The European Central Bank surprised markets in early September with the announcement of a bold bond-buying initiative designed to take some of the pressure off the struggling, peripheral euro-zone countries. Having promised in recent weeks that it would do all it could to save the euro, by some accounts the ECB was now delivering. Equity markets in Europe hit 2012 peaks, while the news helped propel the Dow Jones Industrial Average to its highest level since 2007. The euro rallied against the dollar, lifting it from $1.26 to more than $1.285. More to the point, bond yields in Spain and Italy fell sharply.
But despite the euphoric headlines — not least the ones referring to ECB president Mario Draghi as “Super Mario” — there are some doubts about what the ECB’s pronouncements will mean in practice. The ECB said it will buy sovereign bonds in the secondary market in a process known as “outright monetary transactions” (OMTs). Although the OMTs will not provide any fresh cash for beleaguered countries, they should reduce yields to some extent, and as a result, cut these countries’ cost of borrowing. The ECB will buy bonds predominantly in the one-to-three-year maturity range, including longer-dated bonds with 12 to 36 months left to run.
But the ECB has lent the whole exercise an air of mystery by refusing to say how much money it is prepared to commit, and by not giving any indication as to when it will intervene in the market to buy bonds. It will not publish any interest-rate targets, nor discuss what it would regard as desirable spreads over German rates. At a press conference presenting the OMT program, Draghi said only that, in deciding when to intervene, the ECB would be looking at a range of indicators, such as credit default swap spreads and liquidity measures such as bid-ask spreads.
Moreover, although one headline in Germany proclaimed the OMT move as “The Death of the Bundesbank,” the policy doesn’t seem to be the blank check that some had feared — or hoped for. The conditions attached to the bond-buying program may make it less effective than initially expected.
For one thing, countries will qualify for OMT support only if they have applied for help from the European Financial Stability Facility (EFSF) or its intended successor, the European Stability Mechanism (ESM). Spain and Italy have not yet done so. More to the point, qualifying countries must abide by EFSF/ESM austerity conditions, and Draghi said that the International Monetary Fund is “more than welcome” to be involved in “the design of the policy conditionality.”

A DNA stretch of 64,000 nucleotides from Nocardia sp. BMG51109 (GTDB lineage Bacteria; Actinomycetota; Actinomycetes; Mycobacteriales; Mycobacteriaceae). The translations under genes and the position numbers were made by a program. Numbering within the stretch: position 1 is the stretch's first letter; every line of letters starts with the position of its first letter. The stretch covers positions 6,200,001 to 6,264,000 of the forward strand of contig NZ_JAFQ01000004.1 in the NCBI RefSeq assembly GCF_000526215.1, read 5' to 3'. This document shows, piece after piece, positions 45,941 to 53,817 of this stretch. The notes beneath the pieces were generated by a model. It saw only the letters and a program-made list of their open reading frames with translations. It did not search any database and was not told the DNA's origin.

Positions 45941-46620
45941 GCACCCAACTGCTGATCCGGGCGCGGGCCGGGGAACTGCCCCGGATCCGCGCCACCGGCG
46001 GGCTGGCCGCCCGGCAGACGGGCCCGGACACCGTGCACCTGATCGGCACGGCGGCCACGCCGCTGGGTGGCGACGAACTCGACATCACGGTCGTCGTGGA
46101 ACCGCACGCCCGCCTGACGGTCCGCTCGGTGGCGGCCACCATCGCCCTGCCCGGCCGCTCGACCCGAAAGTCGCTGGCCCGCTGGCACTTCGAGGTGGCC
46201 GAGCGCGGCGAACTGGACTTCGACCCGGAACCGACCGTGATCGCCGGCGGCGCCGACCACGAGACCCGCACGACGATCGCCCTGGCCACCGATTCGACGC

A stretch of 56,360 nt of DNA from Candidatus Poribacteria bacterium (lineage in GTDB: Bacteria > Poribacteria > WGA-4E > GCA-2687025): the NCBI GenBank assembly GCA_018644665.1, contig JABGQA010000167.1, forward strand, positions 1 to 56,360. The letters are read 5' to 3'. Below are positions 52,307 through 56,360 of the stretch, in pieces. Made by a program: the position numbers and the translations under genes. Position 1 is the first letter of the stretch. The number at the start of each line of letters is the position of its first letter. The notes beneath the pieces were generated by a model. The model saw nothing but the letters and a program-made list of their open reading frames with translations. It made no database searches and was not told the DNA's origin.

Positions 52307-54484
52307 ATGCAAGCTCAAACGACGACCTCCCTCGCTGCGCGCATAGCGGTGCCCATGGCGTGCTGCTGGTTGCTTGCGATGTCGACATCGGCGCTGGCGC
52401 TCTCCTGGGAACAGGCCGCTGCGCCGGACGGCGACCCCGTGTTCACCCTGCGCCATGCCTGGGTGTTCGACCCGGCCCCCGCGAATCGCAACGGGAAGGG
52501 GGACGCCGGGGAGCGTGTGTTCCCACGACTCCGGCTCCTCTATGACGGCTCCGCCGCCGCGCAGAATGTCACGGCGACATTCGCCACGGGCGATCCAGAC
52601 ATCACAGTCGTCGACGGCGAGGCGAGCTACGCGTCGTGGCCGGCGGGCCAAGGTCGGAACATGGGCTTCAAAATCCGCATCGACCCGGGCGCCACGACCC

The ECB president made it clear that each country’s government needed to be involved. “Governments have to undertake the policy reforms,” Draghi told reporters. “We are convinced that no intervention by this or any central bank is actually effective without concurrent policy action by governments.” Indeed, this is no central bank silver bullet; rather, it’s back in the lap of the politicians to sort out the real mess. “[The ECB’s] actions can ultimately do no more than buy time,” says Moody’s Investors Service.
Moody’s is not even certain that Spain or Italy will make the necessary application for bailout support. Bank of America Merrill Lynch, on balance, wasn’t swayed by the rhetoric. Analyst Ralf Preusser said in his client note that, because of the emphasis on “conditionality” attached to the OMT program, “the hurdle for such an application has increased today.” Preusser notes that Draghi said Ireland and Portugal will qualify for support only “when they will be regaining market access.” All in all, therefore, Preusser concludes that the “ECB [is] not about to buy bonds.”
Andrew Sawers is editor of CFO European Briefing, a CFO online publication.